Open Access Research article

Explanations of socioeconomic differences in changes in physical function in older adults: results from the Longitudinal Aging Study Amsterdam

Annemarie Koster1*, Hans Bosma1, Marjolein I Broese van Groenou2, Gertrudis IJM Kempen1, Brenda WJH Penninx34, Jacques ThM van Eijk1 and Dorly JH Deeg4

Author Affiliations

1 Department of Health Care Studies, Section Medical Sociology, Universiteit Maastricht, PO Box 616, 6200 MD Maastricht, The Netherlands

2 Department of Social-Cultural Sciences, Faculty of Social Sciences, Vrije Universiteit, De Boelelaan 1081, 1081 HV Amsterdam, The Netherlands

3 Department of Psychiatry, VU University Medical Center, Valeriusplein 91075 BG Amsterdam, The Netherlands

4 Institute for Research in Extramural Medicine, LASA, VU University Medical Center, Van der Boechorststraat 7, 1081 BT Amsterdam, The Netherlands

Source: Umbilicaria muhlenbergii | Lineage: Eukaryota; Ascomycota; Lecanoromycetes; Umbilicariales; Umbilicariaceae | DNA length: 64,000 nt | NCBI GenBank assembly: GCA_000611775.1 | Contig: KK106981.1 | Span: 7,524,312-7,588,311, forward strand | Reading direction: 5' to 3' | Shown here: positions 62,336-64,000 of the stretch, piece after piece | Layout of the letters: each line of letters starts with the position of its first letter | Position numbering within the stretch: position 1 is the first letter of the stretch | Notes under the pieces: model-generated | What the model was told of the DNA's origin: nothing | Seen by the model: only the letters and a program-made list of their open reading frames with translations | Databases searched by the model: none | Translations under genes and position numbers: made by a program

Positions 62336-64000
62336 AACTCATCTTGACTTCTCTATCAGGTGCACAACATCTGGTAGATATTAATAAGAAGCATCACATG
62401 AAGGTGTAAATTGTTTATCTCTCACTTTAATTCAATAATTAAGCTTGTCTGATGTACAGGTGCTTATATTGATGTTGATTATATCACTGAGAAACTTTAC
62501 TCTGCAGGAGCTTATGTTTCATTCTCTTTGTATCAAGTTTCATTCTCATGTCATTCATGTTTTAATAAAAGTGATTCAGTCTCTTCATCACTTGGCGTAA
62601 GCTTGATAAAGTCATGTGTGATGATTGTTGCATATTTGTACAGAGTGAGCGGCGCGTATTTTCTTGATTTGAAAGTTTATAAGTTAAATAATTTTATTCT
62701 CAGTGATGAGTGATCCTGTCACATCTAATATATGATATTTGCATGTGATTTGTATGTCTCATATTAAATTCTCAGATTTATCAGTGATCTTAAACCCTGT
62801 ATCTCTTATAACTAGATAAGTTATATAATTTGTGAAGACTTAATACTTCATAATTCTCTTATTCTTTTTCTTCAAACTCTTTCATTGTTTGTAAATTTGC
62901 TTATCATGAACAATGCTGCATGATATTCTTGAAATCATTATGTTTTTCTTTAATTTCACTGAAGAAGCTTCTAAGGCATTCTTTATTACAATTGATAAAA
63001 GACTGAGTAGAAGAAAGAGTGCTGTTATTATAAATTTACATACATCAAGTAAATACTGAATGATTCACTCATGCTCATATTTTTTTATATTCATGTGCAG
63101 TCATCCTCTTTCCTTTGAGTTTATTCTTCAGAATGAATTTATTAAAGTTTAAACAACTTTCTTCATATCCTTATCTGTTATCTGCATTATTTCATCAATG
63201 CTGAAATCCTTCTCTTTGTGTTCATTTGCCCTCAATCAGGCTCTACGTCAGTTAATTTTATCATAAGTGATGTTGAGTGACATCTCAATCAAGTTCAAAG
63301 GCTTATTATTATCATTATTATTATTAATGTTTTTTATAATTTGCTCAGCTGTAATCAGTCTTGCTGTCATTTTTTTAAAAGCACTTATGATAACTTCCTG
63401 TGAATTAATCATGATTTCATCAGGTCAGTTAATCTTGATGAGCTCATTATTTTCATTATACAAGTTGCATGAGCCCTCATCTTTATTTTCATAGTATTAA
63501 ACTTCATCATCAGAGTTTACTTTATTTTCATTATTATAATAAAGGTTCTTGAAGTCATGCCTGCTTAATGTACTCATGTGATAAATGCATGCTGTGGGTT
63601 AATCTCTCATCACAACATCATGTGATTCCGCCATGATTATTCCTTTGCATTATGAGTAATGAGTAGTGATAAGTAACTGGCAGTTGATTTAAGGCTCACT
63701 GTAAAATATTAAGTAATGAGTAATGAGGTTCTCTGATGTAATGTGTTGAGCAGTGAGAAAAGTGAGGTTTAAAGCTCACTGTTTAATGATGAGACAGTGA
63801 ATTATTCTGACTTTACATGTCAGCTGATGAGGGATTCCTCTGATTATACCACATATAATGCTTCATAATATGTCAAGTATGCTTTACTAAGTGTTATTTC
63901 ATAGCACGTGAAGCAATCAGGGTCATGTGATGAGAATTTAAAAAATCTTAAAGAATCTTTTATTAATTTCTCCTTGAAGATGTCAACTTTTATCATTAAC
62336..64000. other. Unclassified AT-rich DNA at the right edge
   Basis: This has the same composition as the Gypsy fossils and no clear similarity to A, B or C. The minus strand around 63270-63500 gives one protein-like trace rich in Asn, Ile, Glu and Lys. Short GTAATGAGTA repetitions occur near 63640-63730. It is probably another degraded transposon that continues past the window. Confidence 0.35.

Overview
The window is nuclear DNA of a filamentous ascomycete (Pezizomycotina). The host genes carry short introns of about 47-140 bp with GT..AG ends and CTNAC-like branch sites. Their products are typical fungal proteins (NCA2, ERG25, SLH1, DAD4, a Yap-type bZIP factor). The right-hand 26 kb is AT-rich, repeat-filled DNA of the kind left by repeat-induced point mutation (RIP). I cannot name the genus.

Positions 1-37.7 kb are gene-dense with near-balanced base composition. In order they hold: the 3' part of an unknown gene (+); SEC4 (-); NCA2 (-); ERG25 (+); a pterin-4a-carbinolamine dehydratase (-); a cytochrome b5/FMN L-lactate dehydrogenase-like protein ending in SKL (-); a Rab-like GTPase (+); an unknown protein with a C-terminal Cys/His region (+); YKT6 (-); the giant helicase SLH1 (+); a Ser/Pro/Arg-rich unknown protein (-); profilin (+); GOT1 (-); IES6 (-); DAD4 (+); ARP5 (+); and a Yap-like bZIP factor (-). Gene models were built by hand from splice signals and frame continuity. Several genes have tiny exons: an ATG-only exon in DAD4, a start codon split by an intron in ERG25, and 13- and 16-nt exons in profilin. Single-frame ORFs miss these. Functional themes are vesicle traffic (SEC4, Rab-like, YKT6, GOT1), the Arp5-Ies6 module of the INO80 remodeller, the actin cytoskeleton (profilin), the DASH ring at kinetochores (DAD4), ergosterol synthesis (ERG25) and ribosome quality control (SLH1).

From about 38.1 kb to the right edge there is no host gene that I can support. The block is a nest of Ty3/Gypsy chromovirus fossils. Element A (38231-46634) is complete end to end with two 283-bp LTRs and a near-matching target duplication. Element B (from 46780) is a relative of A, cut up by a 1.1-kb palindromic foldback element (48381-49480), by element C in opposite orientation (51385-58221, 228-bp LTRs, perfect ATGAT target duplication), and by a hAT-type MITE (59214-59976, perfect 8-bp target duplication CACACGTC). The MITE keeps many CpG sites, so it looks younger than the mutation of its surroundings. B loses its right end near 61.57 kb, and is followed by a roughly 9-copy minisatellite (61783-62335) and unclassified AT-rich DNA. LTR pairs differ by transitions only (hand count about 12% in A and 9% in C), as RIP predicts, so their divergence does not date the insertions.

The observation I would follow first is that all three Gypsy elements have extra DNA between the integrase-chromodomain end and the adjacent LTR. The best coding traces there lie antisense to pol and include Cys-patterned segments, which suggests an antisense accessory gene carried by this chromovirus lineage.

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BMC Public Health 2006, 6:244  doi:10.1186/1471-2458-6-244

Published: 5 October 2006



This study examines the association between socioeconomic status and changes in physical function in younger- (aged 55–70 years) and older-old (aged 70–85 years) adults and seeks to determine the relative contribution of diseases, behavioral, and psychosocial factors in explaining this association.


Data were from 2,366 men and women, aged 55–85 years, participating in the Longitudinal Aging Study Amsterdam (LASA). Two indicators of socioeconomic status were used: education and income. Physical function was measured by self-reported physical ability over nine years of follow-up.


In older adults, low socioeconomic status was related to a poorer level of physical function during nine years of follow-up. In subjects who were between 55 and 70 years old, there was an additional significant socioeconomic-differential decline in physical function, while socioeconomic differentials did not further widen in subjects 70 years and older. Behavioral factors, mainly BMI and physical activity, largely explained the socioeconomic differences in physical function in the youngest age group, while psychosocial factors reduced socioeconomic status differences most in the oldest age group.


The findings indicate age-specificity of both the pattern of socioeconomic status differences in function in older persons and the mechanisms underlying these associations.